Each cycle of IUI is timed to coincide with the woman’s natural reproductive cycle, so you will only be able to receive one cycle of IUI treatment a month.

Intrauterine insemination (IUI)

Intrauterine insemination (IUI) is the technique used for artificial insemination, and it has a good record of success.

Figures from the Human Fertilisation and Embryology Authority (HFEA) in 2006 suggest that intrauterine insemination (IUI) has a success rate of around 15% for each cycle of treatment. This estimate is based on women under 35 years of age using donor sperm.

As with most other types of fertility treatment, the younger a woman is, the greater her chance of having a successful pregnancy. Other things that can affect the success of IUI include:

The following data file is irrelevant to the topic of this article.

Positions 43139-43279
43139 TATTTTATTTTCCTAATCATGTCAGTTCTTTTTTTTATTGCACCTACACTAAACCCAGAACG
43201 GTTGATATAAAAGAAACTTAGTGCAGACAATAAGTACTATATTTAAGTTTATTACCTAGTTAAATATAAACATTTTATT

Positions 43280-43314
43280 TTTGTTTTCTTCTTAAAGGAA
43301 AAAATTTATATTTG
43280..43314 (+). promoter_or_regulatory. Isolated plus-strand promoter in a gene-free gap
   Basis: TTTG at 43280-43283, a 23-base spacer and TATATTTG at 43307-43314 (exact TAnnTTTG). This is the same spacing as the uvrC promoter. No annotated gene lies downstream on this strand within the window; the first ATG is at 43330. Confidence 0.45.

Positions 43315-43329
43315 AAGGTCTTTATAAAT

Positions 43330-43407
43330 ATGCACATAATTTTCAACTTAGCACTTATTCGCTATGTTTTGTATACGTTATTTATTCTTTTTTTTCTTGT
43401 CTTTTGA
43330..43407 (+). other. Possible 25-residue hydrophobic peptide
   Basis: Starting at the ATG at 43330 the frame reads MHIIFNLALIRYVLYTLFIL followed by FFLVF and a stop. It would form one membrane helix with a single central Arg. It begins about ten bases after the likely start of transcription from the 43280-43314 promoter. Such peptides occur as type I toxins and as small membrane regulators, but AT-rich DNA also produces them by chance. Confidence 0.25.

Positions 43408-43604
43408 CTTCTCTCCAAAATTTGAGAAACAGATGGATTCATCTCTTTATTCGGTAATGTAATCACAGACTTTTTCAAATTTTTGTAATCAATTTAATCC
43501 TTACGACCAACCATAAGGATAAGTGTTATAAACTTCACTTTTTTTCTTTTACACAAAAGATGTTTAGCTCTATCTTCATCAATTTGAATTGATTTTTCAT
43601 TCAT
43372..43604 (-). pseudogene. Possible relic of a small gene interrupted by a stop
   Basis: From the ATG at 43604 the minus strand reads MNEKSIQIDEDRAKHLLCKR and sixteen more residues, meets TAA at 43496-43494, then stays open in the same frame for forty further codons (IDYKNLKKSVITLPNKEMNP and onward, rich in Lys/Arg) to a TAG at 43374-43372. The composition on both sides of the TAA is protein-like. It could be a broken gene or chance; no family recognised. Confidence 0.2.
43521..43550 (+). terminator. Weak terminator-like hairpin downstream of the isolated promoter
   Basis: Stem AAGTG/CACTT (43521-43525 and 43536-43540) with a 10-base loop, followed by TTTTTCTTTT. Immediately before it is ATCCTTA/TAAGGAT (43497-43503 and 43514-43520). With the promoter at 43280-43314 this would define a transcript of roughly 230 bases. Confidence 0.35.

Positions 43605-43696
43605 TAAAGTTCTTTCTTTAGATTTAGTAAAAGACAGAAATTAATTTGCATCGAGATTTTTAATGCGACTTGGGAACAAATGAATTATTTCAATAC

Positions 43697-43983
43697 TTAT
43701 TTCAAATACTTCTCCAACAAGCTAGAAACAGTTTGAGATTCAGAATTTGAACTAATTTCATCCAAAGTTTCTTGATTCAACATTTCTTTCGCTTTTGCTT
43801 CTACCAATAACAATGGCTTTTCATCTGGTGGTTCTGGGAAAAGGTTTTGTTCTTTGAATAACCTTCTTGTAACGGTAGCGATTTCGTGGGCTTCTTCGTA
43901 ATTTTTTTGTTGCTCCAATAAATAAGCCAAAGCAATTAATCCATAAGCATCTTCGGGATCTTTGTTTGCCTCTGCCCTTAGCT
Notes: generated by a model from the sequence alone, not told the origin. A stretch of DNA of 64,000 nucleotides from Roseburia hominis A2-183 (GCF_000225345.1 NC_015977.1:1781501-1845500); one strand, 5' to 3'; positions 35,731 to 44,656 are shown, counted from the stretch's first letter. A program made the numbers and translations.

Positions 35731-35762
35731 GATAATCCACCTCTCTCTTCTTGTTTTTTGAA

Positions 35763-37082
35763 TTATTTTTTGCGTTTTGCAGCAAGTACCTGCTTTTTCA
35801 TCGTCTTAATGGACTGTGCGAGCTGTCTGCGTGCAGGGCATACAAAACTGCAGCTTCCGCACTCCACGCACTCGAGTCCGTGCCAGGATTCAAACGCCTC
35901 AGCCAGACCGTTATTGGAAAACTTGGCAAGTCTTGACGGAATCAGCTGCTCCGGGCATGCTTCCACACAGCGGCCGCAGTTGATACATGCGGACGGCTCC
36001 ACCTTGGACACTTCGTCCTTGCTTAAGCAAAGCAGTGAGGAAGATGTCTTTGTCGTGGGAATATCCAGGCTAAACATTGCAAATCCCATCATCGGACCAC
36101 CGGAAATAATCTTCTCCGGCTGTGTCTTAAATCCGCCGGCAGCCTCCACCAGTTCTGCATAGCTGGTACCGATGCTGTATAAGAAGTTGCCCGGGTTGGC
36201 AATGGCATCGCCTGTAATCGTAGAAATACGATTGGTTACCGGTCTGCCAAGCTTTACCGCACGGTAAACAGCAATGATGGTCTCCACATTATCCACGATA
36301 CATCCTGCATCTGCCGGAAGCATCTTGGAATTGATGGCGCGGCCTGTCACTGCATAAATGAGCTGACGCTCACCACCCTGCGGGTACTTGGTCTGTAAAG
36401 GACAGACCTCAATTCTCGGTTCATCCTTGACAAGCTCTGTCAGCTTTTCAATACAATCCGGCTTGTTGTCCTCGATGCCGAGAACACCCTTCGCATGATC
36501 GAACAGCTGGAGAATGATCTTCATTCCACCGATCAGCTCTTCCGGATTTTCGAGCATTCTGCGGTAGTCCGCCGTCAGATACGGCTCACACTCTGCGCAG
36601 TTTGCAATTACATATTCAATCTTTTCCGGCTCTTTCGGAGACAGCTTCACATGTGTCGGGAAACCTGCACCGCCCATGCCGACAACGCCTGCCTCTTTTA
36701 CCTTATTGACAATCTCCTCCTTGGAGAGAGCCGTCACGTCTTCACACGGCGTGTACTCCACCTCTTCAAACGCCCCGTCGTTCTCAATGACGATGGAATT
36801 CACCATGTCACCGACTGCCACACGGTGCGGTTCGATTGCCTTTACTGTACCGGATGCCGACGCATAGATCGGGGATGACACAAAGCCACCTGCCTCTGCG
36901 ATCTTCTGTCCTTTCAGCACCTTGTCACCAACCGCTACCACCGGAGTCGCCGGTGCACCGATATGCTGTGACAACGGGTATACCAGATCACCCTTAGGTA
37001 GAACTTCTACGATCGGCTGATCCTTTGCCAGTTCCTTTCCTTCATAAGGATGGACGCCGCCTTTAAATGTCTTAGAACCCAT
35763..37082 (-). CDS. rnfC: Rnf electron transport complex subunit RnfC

sperm count and sperm quality – using fresh sperm is associated with higher conception rates than frozen and thawed sperm

technical aspects of IUI, such as working out the time of ovulation correctly


How is IUI performed?

In IUI, a man provides a sample of sperm, which is then "washed" and filtered using special techniques. This ensures that only the highest-quality motile sperm are used for the procedure.

During the procedure, the concentrated sperm is passed directly into the woman’s womb through a thin tube called a catheter.

It is not recommended to use fertility medication in combination with IUI. This is because there are associated risks such as a higher chance of multiple pregnancy.

Sperm donation

If the male partner cannot produce healthy sperm, frozen sperm from a donor can be considered, although this is a personal decision.